Stronger storms, rising seas

The consequences of global warming are apparent. Nobody wants our kids to inherit a world where droughts, heat waves, severe storms and flooding are the new normal. The National Climate Assessment released in May highlights the immediacy of this issue: “Climate change, once considered an issue for a distant future, has moved firmly into the present.”

Our best chance to tackle pollution

Global warming is primarily fueled by carbon pollution, and the largest single source of this global warming pollution is power plants — responsible for 40 percent of carbon emissions nationally. But unbelievably, for years, there have been no limits on the carbon emissions of these major culprits. If we want to tackle global warming, it’s critical to take on this largest source of unbridled pollution. Now may be our best chance.

Biggest step yet

On June 2, 2014, the Environmental Protection Agency proposed a Clean Power Plan to finally limit carbon pollution from power plants. The Clean Power Plan sets targets for states to reduce carbon emissions from their power plants by investing in renewable energy and energy efficiency, cleaning up existing power plants, and switching to cleaner fuels. This is the largest action the U.S. has ever taken on climate, and exactly the leadership we need in order to influence other nations to reduce their own carbon emissions.

The fight ahead

Not surprisingly, this proposed plan was no easy win. King Coal, Big Oil, and the rest of the dirty power industry have vehemently opposed these rules for years. But Environment Washington and our allies in the environmental and public health community stood up to this opposition by submitting more than 4 million public comments to the EPA and garnering support from more than 600 local elected officials and hundreds of small business owners.

Not more than a few hours after the long-awaited rule to curb carbon emissions from power plants was released, however, did a curtain of fire from polluters begin. They vehemently and vocally opposed this critically important step for our climate and future generations, claiming it would destroy the economy. We’ve been hearing these tired arguments from polluters for decades. But they were wrong then, and they're wrong now.

We need your help

The single largest step to curb global warming pollution and give our children a better future has been proposed. It's a big deal. But it's not a done deal. Together with our national federation, we’ve launched a campaign to get information to more than 1 million Americans on the local impacts of global warming and ensure President Obama’s proposed Clean Power Plan gets over the finish line.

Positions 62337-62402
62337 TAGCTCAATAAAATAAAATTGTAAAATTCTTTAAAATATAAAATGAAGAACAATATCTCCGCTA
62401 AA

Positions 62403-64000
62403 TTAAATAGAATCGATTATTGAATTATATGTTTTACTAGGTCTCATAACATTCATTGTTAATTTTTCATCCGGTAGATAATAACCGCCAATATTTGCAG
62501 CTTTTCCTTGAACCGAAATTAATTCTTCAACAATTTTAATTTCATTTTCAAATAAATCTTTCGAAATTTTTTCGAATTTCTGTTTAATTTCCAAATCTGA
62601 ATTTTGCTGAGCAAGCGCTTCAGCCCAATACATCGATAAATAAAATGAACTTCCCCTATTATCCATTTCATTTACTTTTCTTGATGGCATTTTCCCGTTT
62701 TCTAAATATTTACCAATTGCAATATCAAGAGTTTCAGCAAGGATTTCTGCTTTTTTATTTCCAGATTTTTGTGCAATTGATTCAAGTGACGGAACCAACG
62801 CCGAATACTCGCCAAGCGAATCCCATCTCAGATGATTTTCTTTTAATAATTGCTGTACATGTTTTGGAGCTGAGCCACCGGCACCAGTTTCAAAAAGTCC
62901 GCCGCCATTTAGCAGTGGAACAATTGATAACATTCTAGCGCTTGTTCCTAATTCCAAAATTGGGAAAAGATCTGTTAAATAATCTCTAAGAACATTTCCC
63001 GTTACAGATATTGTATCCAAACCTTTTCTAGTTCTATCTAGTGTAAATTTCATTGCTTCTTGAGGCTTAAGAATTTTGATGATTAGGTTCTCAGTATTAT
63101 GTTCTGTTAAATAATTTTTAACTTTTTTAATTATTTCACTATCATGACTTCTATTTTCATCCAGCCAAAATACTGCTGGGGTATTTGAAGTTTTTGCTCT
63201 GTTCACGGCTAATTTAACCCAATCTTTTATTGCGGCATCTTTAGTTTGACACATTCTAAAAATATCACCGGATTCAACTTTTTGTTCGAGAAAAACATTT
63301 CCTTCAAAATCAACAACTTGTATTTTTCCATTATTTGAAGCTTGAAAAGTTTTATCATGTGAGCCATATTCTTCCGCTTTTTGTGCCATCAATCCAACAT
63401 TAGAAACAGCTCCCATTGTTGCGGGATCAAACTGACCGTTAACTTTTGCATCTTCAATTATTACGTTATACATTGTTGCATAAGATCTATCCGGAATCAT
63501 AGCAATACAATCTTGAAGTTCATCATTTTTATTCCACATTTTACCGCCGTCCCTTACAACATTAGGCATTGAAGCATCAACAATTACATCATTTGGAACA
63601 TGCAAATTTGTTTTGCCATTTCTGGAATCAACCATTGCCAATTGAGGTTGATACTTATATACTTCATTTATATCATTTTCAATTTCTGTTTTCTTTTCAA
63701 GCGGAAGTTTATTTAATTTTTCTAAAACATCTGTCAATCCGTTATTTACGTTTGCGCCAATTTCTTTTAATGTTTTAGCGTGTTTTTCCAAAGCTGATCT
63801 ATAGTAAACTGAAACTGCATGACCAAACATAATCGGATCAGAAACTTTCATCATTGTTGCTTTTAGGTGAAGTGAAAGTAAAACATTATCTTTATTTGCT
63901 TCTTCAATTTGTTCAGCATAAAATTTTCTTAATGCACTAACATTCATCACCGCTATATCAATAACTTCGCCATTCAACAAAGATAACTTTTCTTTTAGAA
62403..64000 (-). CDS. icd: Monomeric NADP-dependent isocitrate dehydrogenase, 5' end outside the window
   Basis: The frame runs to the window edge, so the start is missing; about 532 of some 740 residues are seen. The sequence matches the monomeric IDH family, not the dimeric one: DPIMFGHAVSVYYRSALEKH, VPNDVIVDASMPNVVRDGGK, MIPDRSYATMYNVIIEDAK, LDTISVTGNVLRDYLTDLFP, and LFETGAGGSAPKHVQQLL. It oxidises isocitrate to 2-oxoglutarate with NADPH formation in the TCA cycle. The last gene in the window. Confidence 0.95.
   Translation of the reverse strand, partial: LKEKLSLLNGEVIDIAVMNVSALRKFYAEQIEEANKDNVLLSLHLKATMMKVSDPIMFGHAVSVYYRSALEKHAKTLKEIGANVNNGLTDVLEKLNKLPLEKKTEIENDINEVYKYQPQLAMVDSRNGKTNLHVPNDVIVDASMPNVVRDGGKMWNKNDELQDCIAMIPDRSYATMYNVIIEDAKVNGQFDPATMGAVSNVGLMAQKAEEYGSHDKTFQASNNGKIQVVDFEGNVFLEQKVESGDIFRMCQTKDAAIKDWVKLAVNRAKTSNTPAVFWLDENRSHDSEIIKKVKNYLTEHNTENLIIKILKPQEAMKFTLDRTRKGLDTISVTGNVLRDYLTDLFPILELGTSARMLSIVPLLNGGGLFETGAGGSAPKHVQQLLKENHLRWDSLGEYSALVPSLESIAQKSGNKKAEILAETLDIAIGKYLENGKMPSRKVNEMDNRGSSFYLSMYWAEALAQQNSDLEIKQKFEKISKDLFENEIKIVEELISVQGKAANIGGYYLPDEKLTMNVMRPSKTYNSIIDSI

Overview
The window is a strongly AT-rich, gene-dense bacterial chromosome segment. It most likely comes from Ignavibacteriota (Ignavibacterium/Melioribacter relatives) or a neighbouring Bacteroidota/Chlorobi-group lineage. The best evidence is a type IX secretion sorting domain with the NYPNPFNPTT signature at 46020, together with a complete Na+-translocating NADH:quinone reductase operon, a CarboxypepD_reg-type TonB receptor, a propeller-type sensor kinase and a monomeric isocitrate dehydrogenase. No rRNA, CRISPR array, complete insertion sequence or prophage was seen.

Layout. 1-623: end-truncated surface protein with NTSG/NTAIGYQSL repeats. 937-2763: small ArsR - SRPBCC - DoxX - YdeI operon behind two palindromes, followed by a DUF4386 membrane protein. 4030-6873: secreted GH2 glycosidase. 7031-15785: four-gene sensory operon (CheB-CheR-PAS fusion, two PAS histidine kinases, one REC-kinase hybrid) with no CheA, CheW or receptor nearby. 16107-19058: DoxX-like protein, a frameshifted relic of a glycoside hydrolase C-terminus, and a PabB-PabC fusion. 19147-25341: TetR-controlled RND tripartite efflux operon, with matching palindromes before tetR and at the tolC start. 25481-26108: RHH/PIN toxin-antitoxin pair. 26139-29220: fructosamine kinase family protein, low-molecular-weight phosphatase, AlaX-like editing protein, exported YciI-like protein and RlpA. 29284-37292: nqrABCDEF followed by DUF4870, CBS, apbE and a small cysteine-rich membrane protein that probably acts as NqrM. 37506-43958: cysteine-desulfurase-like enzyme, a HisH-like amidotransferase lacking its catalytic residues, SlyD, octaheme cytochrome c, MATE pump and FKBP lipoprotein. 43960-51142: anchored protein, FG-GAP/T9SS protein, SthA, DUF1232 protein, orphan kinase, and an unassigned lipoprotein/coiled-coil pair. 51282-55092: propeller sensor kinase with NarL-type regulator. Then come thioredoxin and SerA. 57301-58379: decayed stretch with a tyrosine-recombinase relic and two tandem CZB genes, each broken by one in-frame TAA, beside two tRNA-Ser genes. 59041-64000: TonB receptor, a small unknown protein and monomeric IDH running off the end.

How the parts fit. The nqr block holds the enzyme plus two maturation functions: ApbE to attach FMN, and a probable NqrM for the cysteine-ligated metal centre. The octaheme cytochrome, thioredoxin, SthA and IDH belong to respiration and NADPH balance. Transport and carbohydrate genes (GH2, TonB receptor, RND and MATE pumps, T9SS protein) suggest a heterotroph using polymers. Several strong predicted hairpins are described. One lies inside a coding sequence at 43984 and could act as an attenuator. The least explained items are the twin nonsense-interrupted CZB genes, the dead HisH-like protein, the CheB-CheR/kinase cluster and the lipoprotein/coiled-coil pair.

Issue updates

News Release | Environment Washington Research and Policy Center

Report: Wind energy, tax credits needed to combat global warming

Wind power in Washington could prevent 8 coal-fired power plants-worth of global warming pollution if wind supplied 30 percent of the nation’s electricity needs, according to a new analysis by Environment Washington Research & Policy Center. The analysis comes just as Congress considers whether to renew tax credits critical to wind development.

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Report | Environment Washington Research & Policy Center

More Wind, Less Warming

American wind power already produced enough energy in 2013 to power 15 million homes. Continued, rapid development of wind energy would allow the renewable resource to supply 30 percent of the nation’s electricity by 2030, providing more than enough carbon reductions to meet the U.S. Environmental Protection Agency’s proposed Clean Power Plan.

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Report | Environment Washington Research & Policy Center

Star Power: The Growing Role of Solar Energy in Washington

A future in which America gets at least 10 percent of its electricity from the sun is within reach.

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Report | Environment Washington Research & Policy Center

Star Power: The Growing Role of Solar Energy in Washington

A future in which America gets at least 10 percent of its electricity from the sun is within reach.

> Keep Reading
News Release | Environment Washington

Washington Attorney General Defends EPA Action on Climate

On Monday evening, Attorney General Bob Ferguson joined 13 additional states and the District of Columbia to stand up for new EPA regulations on global warming pollution. The attorneys general jointly filed a brief with the D.C. Circuit Court of Appeals, defending EPA against an attack launched by Murray Energy Corporation, a coal-mining company. Travis Madsen, State Global Warming Campaign Director for Environment Washington, issued the following statement applauding the states for their leadership.

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